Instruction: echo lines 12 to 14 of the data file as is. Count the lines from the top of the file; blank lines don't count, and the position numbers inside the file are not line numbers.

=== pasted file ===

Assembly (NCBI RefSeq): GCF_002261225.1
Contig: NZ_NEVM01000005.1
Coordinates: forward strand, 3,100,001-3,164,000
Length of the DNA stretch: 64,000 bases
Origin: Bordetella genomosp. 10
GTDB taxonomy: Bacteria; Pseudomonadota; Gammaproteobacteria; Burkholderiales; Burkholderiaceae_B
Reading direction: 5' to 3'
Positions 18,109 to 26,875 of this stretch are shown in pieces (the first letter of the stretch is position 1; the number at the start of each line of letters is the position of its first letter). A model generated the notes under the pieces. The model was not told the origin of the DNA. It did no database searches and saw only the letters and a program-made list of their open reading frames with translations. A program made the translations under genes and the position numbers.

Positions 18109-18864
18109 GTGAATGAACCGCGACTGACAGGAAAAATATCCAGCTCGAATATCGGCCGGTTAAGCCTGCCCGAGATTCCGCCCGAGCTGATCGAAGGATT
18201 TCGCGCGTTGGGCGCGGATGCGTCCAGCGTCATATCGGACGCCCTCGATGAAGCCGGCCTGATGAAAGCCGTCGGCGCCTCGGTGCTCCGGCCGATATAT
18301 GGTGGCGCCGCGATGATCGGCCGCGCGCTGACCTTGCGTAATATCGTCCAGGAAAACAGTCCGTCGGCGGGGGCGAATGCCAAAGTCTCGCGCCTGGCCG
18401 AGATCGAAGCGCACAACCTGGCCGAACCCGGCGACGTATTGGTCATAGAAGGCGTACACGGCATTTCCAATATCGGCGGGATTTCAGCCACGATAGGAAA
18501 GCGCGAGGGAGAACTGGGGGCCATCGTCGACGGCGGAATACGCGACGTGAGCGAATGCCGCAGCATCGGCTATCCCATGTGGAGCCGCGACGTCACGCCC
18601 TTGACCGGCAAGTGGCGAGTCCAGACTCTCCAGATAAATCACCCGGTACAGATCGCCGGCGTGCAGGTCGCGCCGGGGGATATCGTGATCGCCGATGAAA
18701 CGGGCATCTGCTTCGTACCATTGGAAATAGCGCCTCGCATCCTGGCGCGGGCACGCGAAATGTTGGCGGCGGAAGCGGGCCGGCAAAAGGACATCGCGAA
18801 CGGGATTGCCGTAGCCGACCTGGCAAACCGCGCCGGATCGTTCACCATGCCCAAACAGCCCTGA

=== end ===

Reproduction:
18301 GGTGGCGCCGCGATGATCGGCCGCGCGCTGACCTTGCGTAATATCGTCCAGGAAAACAGTCCGTCGGCGGGGGCGAATGCCAAAGTCTCGCGCCTGGCCG
18401 AGATCGAAGCGCACAACCTGGCCGAACCCGGCGACGTATTGGTCATAGAAGGCGTACACGGCATTTCCAATATCGGCGGGATTTCAGCCACGATAGGAAA
18501 GCGCGAGGGAGAACTGGGGGCCATCGTCGACGGCGGAATACGCGACGTGAGCGAATGCCGCAGCATCGGCTATCCCATGTGGAGCCGCGACGTCACGCCC